Because when I write, I reflect. I remember. I see things in perspective. I look at the dozen or so posts that I have not ever put on the blog, and I think of all the ones I could write, about things that are exciting and hopeful to me. It is tough, trying to be hopeful all the time. Trying to see progress when someone tells you there isn't any. Trying to look at strengths when there are so many weaknesses. Trying to focus on what is important.

Words are very powerful, and teachers, therapists, and doctors have an incredible cabability to completely form or change a person's perspective. When a professional tells a parent something negative, it might take dozens of friends and family members weeks or months to undo that negative seed that was probably planted carelessly. Weeks of encouragement and "Don't listen to them" comments to try and undo the damage of the "professional opinion." Months of questioning, is this right? Is it worth it? and wrestling with doubt.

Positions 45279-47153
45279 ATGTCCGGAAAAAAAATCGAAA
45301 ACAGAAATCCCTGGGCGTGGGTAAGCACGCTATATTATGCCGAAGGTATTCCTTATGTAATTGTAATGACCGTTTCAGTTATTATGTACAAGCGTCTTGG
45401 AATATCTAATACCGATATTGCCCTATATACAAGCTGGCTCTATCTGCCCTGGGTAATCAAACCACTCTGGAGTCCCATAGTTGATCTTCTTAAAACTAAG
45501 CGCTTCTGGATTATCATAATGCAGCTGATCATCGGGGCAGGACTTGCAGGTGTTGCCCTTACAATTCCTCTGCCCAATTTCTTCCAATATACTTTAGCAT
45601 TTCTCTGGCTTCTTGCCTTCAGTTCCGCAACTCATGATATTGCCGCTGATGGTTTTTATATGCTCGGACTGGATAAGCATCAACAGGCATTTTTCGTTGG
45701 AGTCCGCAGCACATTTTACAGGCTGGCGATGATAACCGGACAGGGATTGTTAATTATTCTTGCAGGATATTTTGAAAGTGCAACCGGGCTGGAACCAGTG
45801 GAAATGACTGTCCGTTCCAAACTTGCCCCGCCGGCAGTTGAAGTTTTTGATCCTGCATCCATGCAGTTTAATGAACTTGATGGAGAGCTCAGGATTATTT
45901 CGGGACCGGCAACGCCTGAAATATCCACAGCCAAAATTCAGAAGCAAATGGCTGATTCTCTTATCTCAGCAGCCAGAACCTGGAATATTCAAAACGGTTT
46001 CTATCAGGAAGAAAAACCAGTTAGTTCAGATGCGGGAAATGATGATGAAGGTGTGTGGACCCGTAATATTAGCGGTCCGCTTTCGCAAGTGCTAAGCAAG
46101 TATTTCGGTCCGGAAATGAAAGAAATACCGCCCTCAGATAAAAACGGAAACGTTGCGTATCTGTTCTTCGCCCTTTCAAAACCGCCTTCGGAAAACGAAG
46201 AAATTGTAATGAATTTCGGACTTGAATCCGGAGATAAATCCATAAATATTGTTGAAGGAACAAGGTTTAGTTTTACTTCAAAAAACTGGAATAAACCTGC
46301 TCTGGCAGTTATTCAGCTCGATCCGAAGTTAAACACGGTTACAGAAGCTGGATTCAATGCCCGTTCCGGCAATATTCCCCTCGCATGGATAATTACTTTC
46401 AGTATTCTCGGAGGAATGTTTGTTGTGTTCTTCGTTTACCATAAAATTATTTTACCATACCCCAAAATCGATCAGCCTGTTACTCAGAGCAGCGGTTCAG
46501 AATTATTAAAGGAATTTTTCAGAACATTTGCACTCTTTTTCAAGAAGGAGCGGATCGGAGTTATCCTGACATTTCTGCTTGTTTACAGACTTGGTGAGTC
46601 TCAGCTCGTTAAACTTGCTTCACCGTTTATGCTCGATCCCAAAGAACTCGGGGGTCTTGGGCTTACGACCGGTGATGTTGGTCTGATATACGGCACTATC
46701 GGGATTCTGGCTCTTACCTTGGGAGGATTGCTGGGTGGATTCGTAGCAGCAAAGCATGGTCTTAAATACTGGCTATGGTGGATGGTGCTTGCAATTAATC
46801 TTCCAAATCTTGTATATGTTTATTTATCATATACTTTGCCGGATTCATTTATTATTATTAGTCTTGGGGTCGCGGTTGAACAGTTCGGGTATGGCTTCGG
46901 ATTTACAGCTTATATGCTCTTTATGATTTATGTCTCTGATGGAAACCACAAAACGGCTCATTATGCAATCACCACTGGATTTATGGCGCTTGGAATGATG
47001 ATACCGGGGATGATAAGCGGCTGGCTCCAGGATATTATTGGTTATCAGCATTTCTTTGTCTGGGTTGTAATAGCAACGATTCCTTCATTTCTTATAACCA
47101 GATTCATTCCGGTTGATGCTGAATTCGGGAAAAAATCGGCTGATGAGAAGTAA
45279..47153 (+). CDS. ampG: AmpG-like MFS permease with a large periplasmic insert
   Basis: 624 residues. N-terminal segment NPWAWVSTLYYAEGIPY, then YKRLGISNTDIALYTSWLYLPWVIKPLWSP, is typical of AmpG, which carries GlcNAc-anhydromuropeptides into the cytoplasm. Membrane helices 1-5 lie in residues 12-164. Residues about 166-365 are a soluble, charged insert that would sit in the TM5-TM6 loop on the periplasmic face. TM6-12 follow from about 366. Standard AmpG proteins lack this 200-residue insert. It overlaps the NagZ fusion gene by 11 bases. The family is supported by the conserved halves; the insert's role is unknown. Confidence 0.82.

I guess my hope with this post today is that it will remind those who work with parents to be very careful with their words when talking about a child.

Always give hope.

Not false hope, just some hope.

As always, I will be truthful with this therapist. She knows that I am disappointed. I do understand her reasoning, even though I do not agree. I will just have to get past this and focus on other goals.

We will get through the month of December, and then...we will see. I am feeling a little better from writing all of this out. But I am about to post this, and it is a rainy Monday morning. In a short while, I will be walking through the rain with a tight grip on two squirmy children in a parking lot with three bags.

Trying to stay positive.

Trying to be hopeful. keep trying.